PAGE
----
The American ''colonization'' of Northwest European social psychology after World War II

vanStrien, PJ., 1997, In : Journal of the history of the behavioral Sciences. 33, 4, p. 349-363 15 p.

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  • PJ vanStrien

The term colonization as used in this article does not refer to the suppression of one culture by another, but to a voluntary intellectual submission, eventually resulting in a ''neo-colonial'' relationship in which, in spite of a ''decolonization'' movement, much of the dominant culture has been retained. Contrary to the traditional view, Europe had a rich social psychological literature before the Second World War, and much of this early work still is of interest for contemporary social psychology. The Netherlands is used as an example of the ''colonization'' of Northwest European social psychology after 1945. It is shown that there has been an effort on the part of the older generation to integrate the European heritage and the newer American social psychology. The younger generation, however, according to an analysis of citations, adopted American social psychology, as a guiding model soon after the Second World War. The colonization metaphor draws attention to the power aspects of knowledge transfer. The author concludes that later ''de-colonization'' does not imply a turning away from everything American, but a cross-fertilization of perspectives, leading to a truly international approach. (C) 1997 John Wiley & Sons, Inc.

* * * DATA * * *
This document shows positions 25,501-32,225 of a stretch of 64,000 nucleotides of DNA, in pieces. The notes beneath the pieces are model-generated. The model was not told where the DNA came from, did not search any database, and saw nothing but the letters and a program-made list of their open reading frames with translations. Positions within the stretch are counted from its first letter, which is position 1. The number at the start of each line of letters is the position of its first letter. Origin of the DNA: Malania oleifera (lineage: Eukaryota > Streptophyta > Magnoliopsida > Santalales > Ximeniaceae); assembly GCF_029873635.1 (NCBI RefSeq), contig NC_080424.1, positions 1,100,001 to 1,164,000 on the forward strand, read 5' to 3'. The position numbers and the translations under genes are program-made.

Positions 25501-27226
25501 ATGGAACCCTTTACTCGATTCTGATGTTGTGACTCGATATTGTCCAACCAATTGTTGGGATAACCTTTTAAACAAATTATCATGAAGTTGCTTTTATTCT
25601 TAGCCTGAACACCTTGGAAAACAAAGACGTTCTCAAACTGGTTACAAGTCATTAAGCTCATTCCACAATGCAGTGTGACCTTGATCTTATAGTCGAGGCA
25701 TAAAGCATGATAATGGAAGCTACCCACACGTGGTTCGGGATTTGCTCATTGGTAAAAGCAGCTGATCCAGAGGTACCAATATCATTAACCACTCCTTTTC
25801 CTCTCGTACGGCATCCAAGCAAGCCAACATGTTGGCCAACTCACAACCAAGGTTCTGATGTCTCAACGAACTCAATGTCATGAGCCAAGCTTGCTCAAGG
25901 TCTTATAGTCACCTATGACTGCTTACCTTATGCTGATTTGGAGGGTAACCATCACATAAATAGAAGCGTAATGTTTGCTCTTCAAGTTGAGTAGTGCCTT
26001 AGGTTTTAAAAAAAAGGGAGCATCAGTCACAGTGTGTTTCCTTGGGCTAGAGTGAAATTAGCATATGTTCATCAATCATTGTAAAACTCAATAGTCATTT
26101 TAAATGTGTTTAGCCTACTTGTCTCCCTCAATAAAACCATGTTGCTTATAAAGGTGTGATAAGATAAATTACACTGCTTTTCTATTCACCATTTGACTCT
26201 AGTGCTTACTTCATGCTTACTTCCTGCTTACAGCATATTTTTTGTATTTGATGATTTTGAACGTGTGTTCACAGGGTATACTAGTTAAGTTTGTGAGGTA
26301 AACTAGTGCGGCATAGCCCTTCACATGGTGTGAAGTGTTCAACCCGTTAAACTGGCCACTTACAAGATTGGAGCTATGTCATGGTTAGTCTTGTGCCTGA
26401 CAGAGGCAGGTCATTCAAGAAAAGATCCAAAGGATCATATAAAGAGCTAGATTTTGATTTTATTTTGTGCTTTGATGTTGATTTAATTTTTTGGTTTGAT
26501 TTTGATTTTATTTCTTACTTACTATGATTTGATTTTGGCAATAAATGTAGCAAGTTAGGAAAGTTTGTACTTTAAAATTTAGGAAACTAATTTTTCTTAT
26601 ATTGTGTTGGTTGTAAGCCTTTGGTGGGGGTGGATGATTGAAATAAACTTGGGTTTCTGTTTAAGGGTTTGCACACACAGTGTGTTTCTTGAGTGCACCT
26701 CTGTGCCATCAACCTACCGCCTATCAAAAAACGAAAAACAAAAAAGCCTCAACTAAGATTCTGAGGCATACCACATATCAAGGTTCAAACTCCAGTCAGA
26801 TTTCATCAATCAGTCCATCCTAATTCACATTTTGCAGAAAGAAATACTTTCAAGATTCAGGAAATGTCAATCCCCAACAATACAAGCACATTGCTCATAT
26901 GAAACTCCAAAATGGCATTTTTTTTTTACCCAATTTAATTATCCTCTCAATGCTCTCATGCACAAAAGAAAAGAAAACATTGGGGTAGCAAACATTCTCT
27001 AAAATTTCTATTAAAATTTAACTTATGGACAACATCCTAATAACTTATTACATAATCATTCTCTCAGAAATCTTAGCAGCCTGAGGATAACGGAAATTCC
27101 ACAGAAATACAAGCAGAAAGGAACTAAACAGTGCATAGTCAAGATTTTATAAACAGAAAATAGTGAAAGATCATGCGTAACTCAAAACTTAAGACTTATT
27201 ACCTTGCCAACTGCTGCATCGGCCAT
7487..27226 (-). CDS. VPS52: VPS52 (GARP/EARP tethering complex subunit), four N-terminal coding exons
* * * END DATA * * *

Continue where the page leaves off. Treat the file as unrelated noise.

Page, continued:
Original languageEnglish
Pages (from-to)349-363
Number of pages15
JournalJournal of the history of the behavioral Sciences
Issue number4
Publication statusPublished - 1997

ID: 6527402